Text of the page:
Clinicians document decreased costs, improved care
May 6, 2013
Boston, Mass. – A quality improvement platform developed at Boston Children’s Hospital could help health care provider groups continuously improve their medical practice, curbing costs and improving patient outcomes. Successful outcomes associated with the platform, called Standardized Clinical Assessment and Management Plans (SCAMPs) and supported by a consortium of Massachusetts payers, are featured in the May issue of Health Affairs.
SCAMPs start with existing practice recommendations, but are continuously revised as clinicians learn from everyday patient encounters. Recognizing that many clinicians find medical guidelines constraining and not applicable to all situations, SCAMPs permit clinicians to diverge from recommendations as they manage individual patients, provided they document their rationale. The results of this decision-making are then tracked and used to update the guidelines themselves.
“If clinicians want to do something different than what a SCAMP calls for, they have to explain why they’re doing it differently,” says Boston Children’s Hospital Cardiologist-in-Chief James Lock, MD,a co-author on the paper. “The reasons that doctors choose not to follow a SCAMP are extremely important information, and fuel improvement at a rapid clip.”
“The SCAMPs platform, which can be applied at any institution for nearly any type of medical problem, could provide the infrastructure needed by health care payers to ensure the success of care and payment reform,” Lock adds. The paper documents substantial cost savings, reduced practice variation and improved outcomes after implementation.
The SCAMPs program, started by the cardiovascular program at Boston Children’s Hospital in 2009, provides a structured, eight-step approach to innovation that can be applied to nearly any type of medical problem or encounter (see appendix). To date, 49 different SCAMPs have been initiated at Boston Children’s and other hospitals, and have involved more than 12,000 patients and more than 25,000 patient encounters, ranging from common outpatient presentations to advanced surgical procedures. Peter Waters, MD, clinical chief of the Orthopedics Center at Boston Children’s, is co-chairing a committee to facilitate the spread of SCAMPs institution-wide.
"As clinicians and institutions learn about SCAMPs and what we have accomplished here at Boston Children's, interest in joining our initiative is growing at a remarkable pace," says Michael Farias, MD, MBA, first author on the Health Affairs paper. “Providers of medical care are motivated to do what is best for their patients and, in this environment of healthcare reform, they appreciate that SCAMPs help reduce over-utilization while allowing others to learn from an individual provider's clinical acumen."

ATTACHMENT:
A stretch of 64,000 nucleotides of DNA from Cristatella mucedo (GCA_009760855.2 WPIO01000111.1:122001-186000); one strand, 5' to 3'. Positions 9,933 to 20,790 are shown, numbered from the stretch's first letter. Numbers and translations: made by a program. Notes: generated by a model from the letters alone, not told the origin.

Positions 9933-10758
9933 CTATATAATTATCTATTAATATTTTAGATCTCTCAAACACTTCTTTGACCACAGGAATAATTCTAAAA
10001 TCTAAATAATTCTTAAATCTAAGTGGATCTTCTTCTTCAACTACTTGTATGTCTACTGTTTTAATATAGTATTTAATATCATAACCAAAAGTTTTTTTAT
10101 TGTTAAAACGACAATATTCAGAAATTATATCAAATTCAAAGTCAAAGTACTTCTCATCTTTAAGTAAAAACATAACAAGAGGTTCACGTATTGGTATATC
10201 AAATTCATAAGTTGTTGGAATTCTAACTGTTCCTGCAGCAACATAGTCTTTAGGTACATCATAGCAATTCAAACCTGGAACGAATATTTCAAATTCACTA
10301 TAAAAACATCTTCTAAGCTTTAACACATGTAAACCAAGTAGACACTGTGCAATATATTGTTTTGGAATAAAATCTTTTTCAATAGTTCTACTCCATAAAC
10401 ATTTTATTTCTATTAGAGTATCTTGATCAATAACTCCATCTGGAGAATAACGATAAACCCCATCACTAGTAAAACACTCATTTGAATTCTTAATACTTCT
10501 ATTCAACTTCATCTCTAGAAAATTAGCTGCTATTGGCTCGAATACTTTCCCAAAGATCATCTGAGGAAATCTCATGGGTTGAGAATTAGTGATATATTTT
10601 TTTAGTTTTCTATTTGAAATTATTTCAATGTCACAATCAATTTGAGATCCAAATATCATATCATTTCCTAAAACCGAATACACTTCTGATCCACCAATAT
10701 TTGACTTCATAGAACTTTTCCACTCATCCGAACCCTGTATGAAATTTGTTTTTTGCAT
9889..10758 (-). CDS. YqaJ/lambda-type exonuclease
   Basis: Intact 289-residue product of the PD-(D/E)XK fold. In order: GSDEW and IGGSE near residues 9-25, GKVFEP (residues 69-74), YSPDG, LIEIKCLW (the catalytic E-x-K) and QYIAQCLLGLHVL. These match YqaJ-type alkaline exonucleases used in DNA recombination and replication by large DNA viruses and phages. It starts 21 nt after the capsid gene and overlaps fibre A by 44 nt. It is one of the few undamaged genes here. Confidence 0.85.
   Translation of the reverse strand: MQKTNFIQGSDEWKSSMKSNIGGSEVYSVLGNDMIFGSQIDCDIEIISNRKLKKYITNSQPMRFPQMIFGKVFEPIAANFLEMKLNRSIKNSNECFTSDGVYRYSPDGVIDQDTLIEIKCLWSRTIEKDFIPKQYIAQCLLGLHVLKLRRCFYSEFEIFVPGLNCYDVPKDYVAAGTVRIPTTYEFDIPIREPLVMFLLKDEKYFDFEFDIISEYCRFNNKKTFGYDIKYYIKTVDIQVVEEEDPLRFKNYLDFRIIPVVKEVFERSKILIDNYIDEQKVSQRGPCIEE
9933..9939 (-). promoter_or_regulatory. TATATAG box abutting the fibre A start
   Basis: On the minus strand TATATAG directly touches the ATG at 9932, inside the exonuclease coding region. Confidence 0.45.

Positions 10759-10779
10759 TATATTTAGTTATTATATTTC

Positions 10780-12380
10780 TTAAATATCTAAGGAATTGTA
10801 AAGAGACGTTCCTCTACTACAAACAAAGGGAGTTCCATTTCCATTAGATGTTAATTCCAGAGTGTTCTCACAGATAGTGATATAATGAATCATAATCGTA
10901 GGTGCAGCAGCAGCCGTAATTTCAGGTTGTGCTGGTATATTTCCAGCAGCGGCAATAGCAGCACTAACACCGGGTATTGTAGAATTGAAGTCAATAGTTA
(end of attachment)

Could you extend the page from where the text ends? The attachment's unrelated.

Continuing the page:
Twenty-four new SCAMPs are in development for conditions ranging from management of gastroesophageal reflux to postoperative neurosurgery. Brigham and Women’s Hospital has taken the SCAMP model and applied it within its orthopedic surgery department for distal radius fractures, among other conditions. Nearly 20 other health care institutions now collect SCAMPs data (see appendix).
“Tools like SCAMPs are going to be especially important in accountable care, as they let us reduce costs and improve quality at the same time for less frequent conditions, which have been much harder to address with more traditional approaches,” says David Bates, MD, MSc, Chief Quality Officer at Brigham and Women’s Hospital and a coauthor on the paper. “We have implemented a number of SCAMPs, and it has been a great way to get specialists in particular engaged in care improvement.”
The SCAMPs team has documented lowered costs, reductions in practice variation, and improvements in care for several pediatric conditions after implementing the plans. For example:
- Cost reduction: In the Boston Children’s Cardiovascular Program, SCAMPs have reduced the average cost of an episode of care by 20 percent for chest pain, 11 percent for patients after the arterial switch operation, 20 percent for hypertrophic cardiomyopathy, 30 percent for aortic regurgitation and 51 percent for aortic stenosis in clinic. In addition, SCAMPs are projected to reduce the average cost of caring for aortic stenosis in the catheterization lab by 33 percent over a 10-year episode of care. Overall, for these six conditions, costs were reduced by an estimated 27 percent, at an estimated $702,000 savings, when compared to pre-SCAMPs patients with the same conditions.
- Reduced practice variation: When a recommended practice was refined through a SCAMP, clinicians were more likely to follow it. For example, a SCAMP for patients with a dilated aortic root examined the recommended practice of referring patients to a geneticist, and found that many referral visits weren’t yielding significant new information. When the criteria for referral were tightened, adherence to the recommendation went from 19.6 percent to 75 percent.